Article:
| When will plaintiffs learn? In Hink v. Helfrich, the Missouri Supreme Court has recently added yet another to a long line of Missouri decisions upholding constitutional validity of the health care affidavit requirement for medical negligence actions, and strictly construing the mandatory statutory language.
| The Missouri Court of Appeals affirms the trial court's dismissal of a claim for defamation, based on the intra-corporate immunity rule, which protects certain internal communications made to corporate managers.
| In dismissing non-Missouri Plaintiffs from a product liability lawsuit, the United States District Court for the Eastern District of Missouri adds to split in authority between two of Plaintiffs' favorite forums in Missouri and California, testing the limits of Bristol-Myers Squibb.
| Where a coroner's report revealed that a decedent had ingested prescription opioid mediation, defendant may discover, for a reasonable time period, the decedent's prescription records.
| Despite an uptick in advocacy, support, and inclusion of the LGTBQ community over the past several decades, as of today, discrimination based on sexual orientation remains an invalid claim under the Missouri Human Rights Act (“MHRA”). However, in a recent decision by the Western District of the Missouri Court of Appeals...
| The Missouri Court of Appeals for the Southern District upholds denial of an employer's motion to compel arbitration ruling that at-will employment is insufficient consideration to support an arbitration agreement and denying employer's request to find that, in accordance with federal policy, at-will employment should be sufficient consideration for an arbitration agreement.
| A Missouri trial court abused its discretion by permitting four expert witnesses to echo the defense's theory of alternative causation without requiring that each expert witness' opinions be limited to his area of expertise. Courts must adhere to the principles regarding legally relevant evidence, and preclude cumulative evidence in doing so.
| The U.S. Supreme Court rejects yet another creative state court end-run on arbitrability.
| The United States Supreme Court ruled on May 22, 2017, that the Hague Convention, on the service of judicial documents abroad, permits service by mail if the receiving country has not objected to service by mail and service by mail is authorized under otherwise-applicable law.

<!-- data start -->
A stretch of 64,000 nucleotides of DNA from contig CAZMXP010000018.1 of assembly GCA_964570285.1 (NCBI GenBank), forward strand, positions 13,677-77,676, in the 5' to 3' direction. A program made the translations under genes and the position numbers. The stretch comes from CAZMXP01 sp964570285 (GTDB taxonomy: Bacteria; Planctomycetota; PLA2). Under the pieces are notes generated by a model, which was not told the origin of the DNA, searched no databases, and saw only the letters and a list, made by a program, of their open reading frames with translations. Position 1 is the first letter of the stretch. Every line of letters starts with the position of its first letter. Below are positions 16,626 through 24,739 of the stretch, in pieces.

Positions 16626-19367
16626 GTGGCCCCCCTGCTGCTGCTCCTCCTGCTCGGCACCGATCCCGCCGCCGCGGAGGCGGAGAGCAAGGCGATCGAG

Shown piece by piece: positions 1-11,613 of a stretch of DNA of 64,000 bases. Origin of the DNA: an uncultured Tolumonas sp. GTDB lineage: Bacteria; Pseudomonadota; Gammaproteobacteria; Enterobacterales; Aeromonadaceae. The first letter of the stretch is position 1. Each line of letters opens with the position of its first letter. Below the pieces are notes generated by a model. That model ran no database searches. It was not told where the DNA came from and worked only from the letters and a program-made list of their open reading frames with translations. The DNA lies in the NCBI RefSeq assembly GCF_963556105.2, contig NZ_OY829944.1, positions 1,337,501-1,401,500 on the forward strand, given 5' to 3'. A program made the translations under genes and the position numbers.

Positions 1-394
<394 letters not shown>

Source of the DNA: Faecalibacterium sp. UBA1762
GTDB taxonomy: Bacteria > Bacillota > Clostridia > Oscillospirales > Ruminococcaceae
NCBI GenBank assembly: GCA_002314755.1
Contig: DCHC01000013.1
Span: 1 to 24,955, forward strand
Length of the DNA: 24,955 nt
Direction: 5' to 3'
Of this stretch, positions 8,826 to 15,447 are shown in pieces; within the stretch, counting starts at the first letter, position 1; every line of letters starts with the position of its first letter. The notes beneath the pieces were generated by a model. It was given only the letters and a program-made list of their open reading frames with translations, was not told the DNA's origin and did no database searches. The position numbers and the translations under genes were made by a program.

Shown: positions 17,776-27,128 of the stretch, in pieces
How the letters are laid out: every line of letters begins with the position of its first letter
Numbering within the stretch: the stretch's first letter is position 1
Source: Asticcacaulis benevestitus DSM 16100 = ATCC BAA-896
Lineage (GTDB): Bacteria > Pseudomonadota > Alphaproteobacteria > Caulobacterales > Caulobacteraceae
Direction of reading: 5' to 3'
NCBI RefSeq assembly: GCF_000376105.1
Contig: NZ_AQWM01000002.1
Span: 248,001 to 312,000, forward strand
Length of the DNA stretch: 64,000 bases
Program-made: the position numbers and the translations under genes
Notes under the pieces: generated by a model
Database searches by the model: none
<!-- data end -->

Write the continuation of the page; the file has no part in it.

| The Florida Supreme Court recently ruled that the attorney-client privilege protects a party from being required to disclose that her attorney referred her to treating doctors.
| Earlier this week, Governor Eric Greitens signed Missouri HB 153 into law. HB 153, which supplants Missouri's existing expert witness standard with that set forth in Federal Rules of Evidence 702, 703, 704 and 705, effectively submits expert testimony in most civil and criminal case to the analysis set forth in Daubert v. Merrell Dow Pharmaceuticals, Inc., 509 U.S. 579 (1993).
| Within a two-week period, two federal judges issued strongly worded orders denouncing the common practice of asserting boilerplate objections to written discovery.
| The Missouri Court of Appeals rules that a worker may owe an independent duty of care to a co-worker, which is separate and distinct from her employer's non-delegable duties.
| A Missouri plaintiff did not irrevocably waive the protections of the work product doctrine simply by designating an expert witness and then withdrawing the designation without disclosing the expert’s analysis or conclusions.
| We recently noted new media reports raising patient privacy concerns due to health care providers' use of social media in the workplace. It appears the Centers for Medicare & Medicaid Services ("CMS") has also taken note of media reports on this topic. CMS has issued new guidance to state survey agency directors in an effort to safeguard patient privacy and prevent abuse related to photos or audio/visual recordings by nursing home staff.